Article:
Fenway Health serves LGBTQ+ students amidst the pandemic


Harriet Rovniak

Even during a pandemic, Fenway Health provides comprehensive care for many college students, LGBTQ+ community members and homeless youth.

Gabrielle Hernandez, news correspondent

Content warning: discussion of suicidal thoughts.

Editor’s note: The Huntington News wants students to know Northeastern University and elsewhere provide mental health resources for students.

The COVID-19 pandemic has taken an irreversible toll on many communities, especially LGBTQ+ youth. People with non-conforming gender identities and sexualities have faced adversity in healthcare systems for decades — Fenway Health is trying to change that, even during a pandemic. 

A poll of just under 3000 UK students conducted by Just Like Us, an educational charity for LGBTQ+ young people, found that 55% of LGBTQ+ respondents worried about their mental health on a daily basis during the early months of the pandemic. Individuals in this community are already at a high risk — a 2016 report by the Center for Disease Control and Prevention, or CDC, demonstrated that lesbian, gay and bisexual youth are five times more likely to have attempted suicide than heterosexual youth in the last year.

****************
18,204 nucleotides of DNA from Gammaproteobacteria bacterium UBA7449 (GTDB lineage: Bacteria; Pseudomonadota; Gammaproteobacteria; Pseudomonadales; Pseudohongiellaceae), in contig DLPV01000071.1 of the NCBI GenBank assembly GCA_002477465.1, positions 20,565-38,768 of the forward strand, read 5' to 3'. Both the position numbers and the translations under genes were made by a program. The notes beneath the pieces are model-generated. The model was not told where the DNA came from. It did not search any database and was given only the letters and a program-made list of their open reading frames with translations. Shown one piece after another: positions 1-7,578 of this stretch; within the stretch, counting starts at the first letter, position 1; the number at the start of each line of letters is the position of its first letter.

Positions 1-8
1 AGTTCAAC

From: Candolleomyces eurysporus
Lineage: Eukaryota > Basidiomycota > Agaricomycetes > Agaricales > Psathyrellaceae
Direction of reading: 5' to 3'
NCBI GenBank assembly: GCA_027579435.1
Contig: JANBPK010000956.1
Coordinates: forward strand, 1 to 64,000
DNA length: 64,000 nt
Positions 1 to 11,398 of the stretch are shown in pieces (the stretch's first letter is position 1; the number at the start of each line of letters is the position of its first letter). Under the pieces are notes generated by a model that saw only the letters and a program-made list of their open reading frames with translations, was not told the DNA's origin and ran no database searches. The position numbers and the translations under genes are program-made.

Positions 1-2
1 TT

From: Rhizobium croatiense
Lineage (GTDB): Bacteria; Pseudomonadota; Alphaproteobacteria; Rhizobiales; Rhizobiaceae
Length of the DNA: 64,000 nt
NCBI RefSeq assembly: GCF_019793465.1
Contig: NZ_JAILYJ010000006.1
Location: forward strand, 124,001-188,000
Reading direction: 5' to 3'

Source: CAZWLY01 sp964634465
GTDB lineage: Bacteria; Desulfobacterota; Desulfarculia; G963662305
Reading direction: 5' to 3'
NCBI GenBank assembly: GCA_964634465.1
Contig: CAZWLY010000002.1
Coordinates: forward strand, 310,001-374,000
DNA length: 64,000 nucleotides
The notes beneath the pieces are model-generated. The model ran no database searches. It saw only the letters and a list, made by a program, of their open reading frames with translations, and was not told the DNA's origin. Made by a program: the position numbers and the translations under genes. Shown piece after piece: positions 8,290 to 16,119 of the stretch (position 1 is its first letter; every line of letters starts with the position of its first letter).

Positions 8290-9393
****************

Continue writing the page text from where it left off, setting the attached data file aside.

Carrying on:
During the pandemic, students had to leave their universities and high schools, separating many LGBTQ+ youth from their support networks and forcing them to return to their childhood homes.

“It was very isolating,” said Luc, a non-binary fifth-year psychology and linguistics combined major. At Northeastern and in Boston, Luc surrounded themself with queer friends and a queer community. After the pandemic, they were surrounded by straight people — specifically, their parents. Like Luc, many LGBTQ+ students found themselves lost without the support of the friends and community they had at college.

Because of these alarming statistics, heightened by the conditions of the pandemic, organizations like Fenway Health have stepped forward to serve the LGBTQ+ community. Fenway Health is a medical clinic formed in 1971 with the mission of caring for the people in the Fenway neighborhood, the LGBTQ+ community and people living with HIV and AIDS. In the beginning, they served as a clinic for blood pressure checks and STD screenings. 

Now, since growing their organization over the last 50 years, they offer family medical, behavioral health, dental and eye care services. On top of that, they are a research and educational institute for understanding disparities in health care, especially within LGBTQ+ communities. They provide services to homeless youth and those struggling with substance abuse, sex work and street violence.  They have achieved their goal of serving the community by being an open and accessible space for all people.

For college students specifically, Fenway Health provides an array of services. 

“Like other populations, college students have a broad range of health care needs and Fenway [Health] works hard to address those for our college-age patients,” wrote Chris Viverios, director of communications at Fenway Health, in an email to The News. “Sexual health services, including contraception counseling, addiction recovery & wellness, and STI screenings, can be important in some cases, as well as general healthcare, dental, and eye care.”